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Publication numberUS3536616 A
Publication typeGrant
Publication dateOct 27, 1970
Filing dateJun 20, 1968
Priority dateJun 24, 1967
Publication numberUS 3536616 A, US 3536616A, US-A-3536616, US3536616 A, US3536616A
InventorsGoro Kondoh, Sigeru Honda, Yukio Murakami
Original AssigneeAgency Ind Science Techn
Export CitationBiBTeX, EndNote, RefMan
External Links: USPTO, USPTO Assignment, Espacenet
Method for removal of oils floating on surface of water
US 3536616 A
Abstract  available in
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Claims  available in
Description  (OCR text may contain errors)

3,536,615 Patented Oct. 27, 1970 3,536,616 METHOD FOR REMOVAL OF OILS FLOATING N SURFACE OF WATER Goro Kondoh, Nishinomiya-shi, and Sigeru Honda and removing oils floating on the surface of water, particularly the oil floating in thin film form, completely and easily by using a thin film or fine droplets of a low-priced synthetic polymer.

Yukio Murakami, Osaka, Japan, assignors to Agency 5 of Industrial Science & Technology, Tokyo, Japan, 21 DESCRIPTION OF THE PREFERRED quasi-governmental agency EMBODIMENT No Drawing. Filed JUPE 20, 1968, Ser. No. 738,396

Clalms P y, appllcatloll p June 1967 In view of the above, the present inventors conducted Int 2 10 research and, in consequence, discovered a method of Us. CL 210 40 5 Claims removing oils floating on the surface of water easily and completely by forming a thin film or fine droplets of a. low-priced synthetic polymer on the surface of the water ABSTRACT OF THE DISCLOSURE on which oil is floating, allowing the oil to adhere to said This invention relates to a method of removing oils floatthm film or fine droplets thereaftfzr concctmg these ing on the surface of water which comprises spraying 3. Also the adhfirenca of 011 to a thm film of fine f solution of a synthetic polymer dissolved in a low-boiling lets of a Synthetlc Polymer was thought to be greatly point organic solvent over the oil floating in thin film form fluenced Y the Contact angle of 51nd P y t0 f Water on the surface of water, thereby forming a thin film or fine and e therefore. the Contact angle f i fi m dropletsof said solution on the surface, allowing the float- 0f Varlous Polymers Water and 0115 Was measured to fing oil to adhere to said thin film or fine droplets, and colobtain the results as shown in Table 1 below. (F r n eX- flecting these by an appropriate means. lanation of the meaning of the expression contact angle see, A. E. Alexander Surface Chemistry, p. 55,

1951 ed., Longmans, Green and Co.) BA G OF THE INVENTION The heavy oils B and C in this specification are so classi- This invention relates to a method of removing oils floatfled according to Yiscqsity, the former denoting a heavy ing in thin film form on th surface f t oil having a viscosity within the range of 20-50 cst. at 50 Recently, due to the frequent occurrence of marine a C. and the latter a heavy oil having a viscosity within the cidents involving the wreckage of tankers, the breakage range of -400 cst.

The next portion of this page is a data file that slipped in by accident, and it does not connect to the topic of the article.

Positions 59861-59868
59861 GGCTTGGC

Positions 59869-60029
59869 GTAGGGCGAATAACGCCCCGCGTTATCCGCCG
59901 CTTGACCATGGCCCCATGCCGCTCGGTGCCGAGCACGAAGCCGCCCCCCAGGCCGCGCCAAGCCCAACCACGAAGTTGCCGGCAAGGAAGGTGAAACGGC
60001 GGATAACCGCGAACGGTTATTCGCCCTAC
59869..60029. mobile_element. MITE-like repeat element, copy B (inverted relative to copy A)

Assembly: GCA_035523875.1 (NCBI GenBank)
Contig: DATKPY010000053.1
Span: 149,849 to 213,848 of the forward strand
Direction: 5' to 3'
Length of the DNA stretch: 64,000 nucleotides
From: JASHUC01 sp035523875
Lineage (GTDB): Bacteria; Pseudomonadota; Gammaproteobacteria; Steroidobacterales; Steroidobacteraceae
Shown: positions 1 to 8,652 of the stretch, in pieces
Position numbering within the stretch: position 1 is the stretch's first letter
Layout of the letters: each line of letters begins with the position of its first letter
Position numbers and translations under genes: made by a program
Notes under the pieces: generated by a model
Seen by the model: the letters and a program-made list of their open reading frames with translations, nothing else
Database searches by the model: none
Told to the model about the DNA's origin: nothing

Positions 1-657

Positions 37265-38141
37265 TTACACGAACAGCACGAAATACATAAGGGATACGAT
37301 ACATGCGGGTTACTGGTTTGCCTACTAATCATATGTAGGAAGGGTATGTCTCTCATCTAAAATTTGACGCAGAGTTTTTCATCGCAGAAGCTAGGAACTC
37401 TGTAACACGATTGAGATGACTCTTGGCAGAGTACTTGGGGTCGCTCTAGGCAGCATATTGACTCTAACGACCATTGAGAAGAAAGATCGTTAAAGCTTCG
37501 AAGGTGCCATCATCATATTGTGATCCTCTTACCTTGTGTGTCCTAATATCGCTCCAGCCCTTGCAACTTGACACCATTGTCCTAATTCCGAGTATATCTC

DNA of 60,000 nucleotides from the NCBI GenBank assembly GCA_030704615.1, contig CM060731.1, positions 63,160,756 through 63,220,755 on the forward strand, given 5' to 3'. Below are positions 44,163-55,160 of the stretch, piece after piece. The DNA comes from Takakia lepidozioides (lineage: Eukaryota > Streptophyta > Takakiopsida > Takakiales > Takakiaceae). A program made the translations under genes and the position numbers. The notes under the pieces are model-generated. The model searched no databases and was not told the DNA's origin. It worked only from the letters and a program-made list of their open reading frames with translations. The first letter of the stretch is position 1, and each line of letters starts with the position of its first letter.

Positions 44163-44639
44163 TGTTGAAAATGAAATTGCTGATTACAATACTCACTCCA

TABLE 1.CONTACT ANGLE IN DEGREES Fluid Heavy Heavy Crude Water paraifin oil B oil 0 oil Polyester; .1 0 74 5 O 0 0 Non-plastieized vinyl chloride" 78 6 29 39 26 Vinyl chloride (plasticizer contai d) 80 9 0 12 0 Polystyrene 90 3 0 1O 0 Polypropylene t. 85 18 16 25 15 Polyethylene polymerized under low pressure 84 1G 30 32 30 Polyethylene polymerized under high pressure-.- 89 12 0 22 0 Paralllne paper- 92 30 20 42 25 Polyurethane 69 21 17 28 15 Remarks: Measuring temperature. 20' 0.; Unit of numerical value, degree.

of oil pipes, etc., there has been an increase in the number of accidents in which heavy oils, crude oils and the like flow out on the surface of the sea.

Heretofore, the method for removal of oil in such cases has been to first remove by suction the oil which has floated off and thereafter spray a surface active agent to emulsify and disperse the remaining oil or spray a solvent of high specific gravity to precipitate said oil.

However, if the floating oil is spread out in extremely thin film form over a wide surface area of the water, it is questionable economy to use the above-mentioned dispersant or precipitant. Moreover, such oil in thin film form adheres to the spores of marine products, to prevent the germination thereof, and this has become one of the hazards to sea life.

The object of this invention is to provide a method of Theoretically, synthetic polymers having a Wide angle of Contact with water and a small angle of contact with oil should be suitable; in this sense, from the above table, polyester, vinyl chloride, polystyrene, and polyethylene polymerized under high pressure are thought effective, but in view of organic solvent required to dissolve the syn thetic polymer and cost of polymers, polyethylene is most effective among them.

On the other hand, thin films of the above-mentioned various polymers were dipped in water, fluid paraflin, heavy oil B, heavy oil C and crude oil, respectively, which were then shaken olf for one minute by a 2000 rpm. centrifuge, and thereafter the weight of the respective thin film was measured, with the result that it was confirmed that, regardless of the kinds of polymers, the weight of the thin film increased as shown in Table 2.

3 TABLE 2 Solution in which dipped: Increase in weight (mg/cm?) Water 0.l80.22 Heavy oil B 0.4-0.5 Heavy oil C 4.0-5.0 Crude oil 0.9

As is clear from the above table, it was confirmed that the higher the viscosity of the oil matter, the larger the amount thereof which adhered.

In general, for example, floating oil, because they are floating on the surface of the sea for a long time, are mostly free from the components of low volatility which have vaporized completely, and, accordingly, have a viscosity which is substantially close to that of heavy oil C. Therefore, the method of this invention is most suitable for removing such types of floating oils.

Now, as means of spreading a thin film of a polymer over the surface of the water, the means of preparing a thin film in advance and spreading it, the spreading operation and the like, cannot in any possibility be said to be practicable. Thereupon, the present inventors adopted the means of making the polymer into a solution and spraying it over the surface of the water to for-m thereon a thin film or fine droplets of said solution.

That is to say, if a polymer is dissolved in advance in a low-boiling point organic solvent such as hydrocarbon, halogenated hydrocarbon or the like and the resulting solution is sprayed over the surface of the water by using a sprayer, then the solution spreads well and, at the same time, the organic solvent vaporizes, with the result that a thin film of the polymer is formed. In this case, it is desirable that the thin film formed be in the form of fine droplets rather than in continuous thin layer form.